(This article belongs to the Special Issue Functional Biodegradable Nanocomposites)
Show Figures

Graphical abstract

Review

Jump to: Research

Open AccessReview
Systemic Review of Biodegradable Nanomaterials in Nanomedicine
Nanomaterials 2020, 10(4), 656; https://doi.org/10.3390/nano10040656 - 01 Apr 2020
Abstract
Background: Nanomedicine is a field of science that uses nanoscale materials for the diagnosis and treatment of human disease. It has emerged as an important aspect of the therapeutics, but at the same time, also raises concerns regarding the safety of the nanomaterials [...] Read more.
Background: Nanomedicine is a field of science that uses nanoscale materials for the diagnosis and treatment of human disease. It has emerged as an important aspect of the therapeutics, but at the same time, also raises concerns regarding the safety of the nanomaterials involved. Recent applications of functionalized biodegradable nanomaterials have significantly improved the safety profile of nanomedicine. Objective: Our goal is to evaluate different types of biodegradable nanomaterials that have been functionalized for their biomedical applications. Method: In this review, we used PubMed as our literature source and selected recently published studies on biodegradable nanomaterials and their applications in nanomedicine. Results: We found that biodegradable polymers are commonly functionalized for various purposes. Their property of being naturally degraded under biological conditions allows these biodegradable nanomaterials to be used for many biomedical purposes, including bio-imaging, targeted drug delivery, implantation and tissue engineering. The degradability of these nanoparticles can be utilized to control cargo release, by allowing efficient degradation of the nanomaterials at the target site while maintaining nanoparticle integrity at off-target sites. Conclusion: While each biodegradable nanomaterial has its advantages and disadvantages, with careful design and functionalization, biodegradable nanoparticles hold great future in nanomedicine. Full article
(This article belongs to the Special Issue Functional Biodegradable Nanocomposites)
Show Figures

Figure 1

Open AccessReview
Application of Biodegradable and Biocompatible Nanocomposites in Electronics: Current Status and Future Directions
Nanomaterials 2019, 9(7), 950; https://doi.org/10.3390/nano9070950 - 29 Jun 2019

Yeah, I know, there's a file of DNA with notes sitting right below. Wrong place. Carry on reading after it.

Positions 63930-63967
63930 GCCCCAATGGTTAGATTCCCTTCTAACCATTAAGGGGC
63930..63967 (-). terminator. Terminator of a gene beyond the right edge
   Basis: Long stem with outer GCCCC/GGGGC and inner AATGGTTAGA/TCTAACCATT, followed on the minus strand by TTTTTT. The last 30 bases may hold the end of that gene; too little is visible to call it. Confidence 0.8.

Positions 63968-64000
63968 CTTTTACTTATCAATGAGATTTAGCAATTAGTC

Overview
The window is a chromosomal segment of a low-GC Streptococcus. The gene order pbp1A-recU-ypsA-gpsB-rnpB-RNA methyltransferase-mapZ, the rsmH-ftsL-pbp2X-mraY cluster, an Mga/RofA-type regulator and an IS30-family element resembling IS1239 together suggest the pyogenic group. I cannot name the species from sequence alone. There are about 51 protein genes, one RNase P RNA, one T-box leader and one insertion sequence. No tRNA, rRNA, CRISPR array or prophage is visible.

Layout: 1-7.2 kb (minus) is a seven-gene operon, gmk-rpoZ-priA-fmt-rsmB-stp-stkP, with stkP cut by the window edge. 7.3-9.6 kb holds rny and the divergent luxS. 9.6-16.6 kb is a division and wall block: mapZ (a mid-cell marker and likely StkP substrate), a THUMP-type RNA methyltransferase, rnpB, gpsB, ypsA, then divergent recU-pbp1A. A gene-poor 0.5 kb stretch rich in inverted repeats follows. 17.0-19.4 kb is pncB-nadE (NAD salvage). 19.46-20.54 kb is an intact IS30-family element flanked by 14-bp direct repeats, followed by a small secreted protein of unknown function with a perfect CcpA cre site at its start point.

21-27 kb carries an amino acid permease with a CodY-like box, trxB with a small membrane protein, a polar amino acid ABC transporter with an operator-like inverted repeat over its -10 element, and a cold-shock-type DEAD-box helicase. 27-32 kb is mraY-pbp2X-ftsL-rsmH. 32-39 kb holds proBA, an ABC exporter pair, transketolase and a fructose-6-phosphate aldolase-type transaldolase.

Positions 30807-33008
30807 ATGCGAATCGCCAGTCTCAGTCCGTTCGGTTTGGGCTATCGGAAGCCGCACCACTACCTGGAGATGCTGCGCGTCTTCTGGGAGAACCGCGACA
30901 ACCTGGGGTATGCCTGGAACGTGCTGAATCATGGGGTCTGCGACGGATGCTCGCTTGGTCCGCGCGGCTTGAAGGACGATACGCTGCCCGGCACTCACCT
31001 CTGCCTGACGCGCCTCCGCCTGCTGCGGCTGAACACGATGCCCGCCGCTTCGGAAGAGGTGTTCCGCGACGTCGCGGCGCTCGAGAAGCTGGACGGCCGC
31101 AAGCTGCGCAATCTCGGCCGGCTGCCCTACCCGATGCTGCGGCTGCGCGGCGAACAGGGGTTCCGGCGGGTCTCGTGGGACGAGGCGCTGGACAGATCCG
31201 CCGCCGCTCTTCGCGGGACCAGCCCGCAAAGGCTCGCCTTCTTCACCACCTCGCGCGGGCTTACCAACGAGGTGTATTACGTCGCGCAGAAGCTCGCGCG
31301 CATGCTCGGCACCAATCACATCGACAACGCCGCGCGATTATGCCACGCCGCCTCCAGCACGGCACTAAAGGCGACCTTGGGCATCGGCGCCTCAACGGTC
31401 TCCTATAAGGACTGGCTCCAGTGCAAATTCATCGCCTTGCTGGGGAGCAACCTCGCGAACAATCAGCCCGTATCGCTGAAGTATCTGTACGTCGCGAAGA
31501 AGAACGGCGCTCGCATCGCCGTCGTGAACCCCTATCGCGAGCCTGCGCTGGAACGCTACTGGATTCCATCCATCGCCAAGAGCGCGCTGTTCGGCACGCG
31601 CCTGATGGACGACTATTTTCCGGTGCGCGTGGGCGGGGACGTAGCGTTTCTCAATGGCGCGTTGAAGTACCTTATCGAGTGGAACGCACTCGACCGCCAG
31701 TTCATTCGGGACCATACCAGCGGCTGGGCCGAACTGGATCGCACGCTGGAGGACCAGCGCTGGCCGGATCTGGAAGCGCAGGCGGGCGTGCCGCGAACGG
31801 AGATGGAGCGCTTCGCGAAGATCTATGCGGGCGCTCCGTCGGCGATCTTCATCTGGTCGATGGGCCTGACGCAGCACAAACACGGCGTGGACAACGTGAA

Cited by 7
Abstract
With the continuous increase in the production of electronic devices, large amounts of electronic waste (E-waste) are routinely being discarded into the environment. This causes serious environmental and ecological problems because of the non-degradable polymers, released hazardous chemicals, and toxic heavy metals. The [...] Read more.
With the continuous increase in the production of electronic devices, large amounts of electronic waste (E-waste) are routinely being discarded into the environment. This causes serious environmental and ecological problems because of the non-degradable polymers, released hazardous chemicals, and toxic heavy metals. The appearance of biodegradable polymers, which can be degraded or dissolved into the surrounding environment with no pollution, is promising for effectively relieving the environmental burden. Additionally, biodegradable polymers are usually biocompatible, which enables electronics to be used in implantable biomedical applications. However, for some specific application requirements, such as flexibility, electric conductivity, dielectric property, gas and water vapor barrier, most biodegradable polymers are inadequate. Recent research has focused on the preparation of nanocomposites by incorporating nanofillers into biopolymers, so as to endow them with functional characteristics, while simultaneously maintaining effective biodegradability and biocompatibility. As such, bionanocomposites have broad application prospects in electronic devices. In this paper, emergent biodegradable and biocompatible polymers used as insulators or (semi)conductors are first reviewed, followed by biodegradable and biocompatible nanocomposites applied in electronics as substrates, (semi)conductors and dielectrics, as well as electronic packaging, which is highlighted with specific examples. To finish, future directions of the biodegradable and biocompatible nanocomposites, as well as the challenges, that must be overcome are discussed. Full article
(This article belongs to the Special Issue Functional Biodegradable Nanocomposites)
Show Figures

Figure 1

Back to TopTop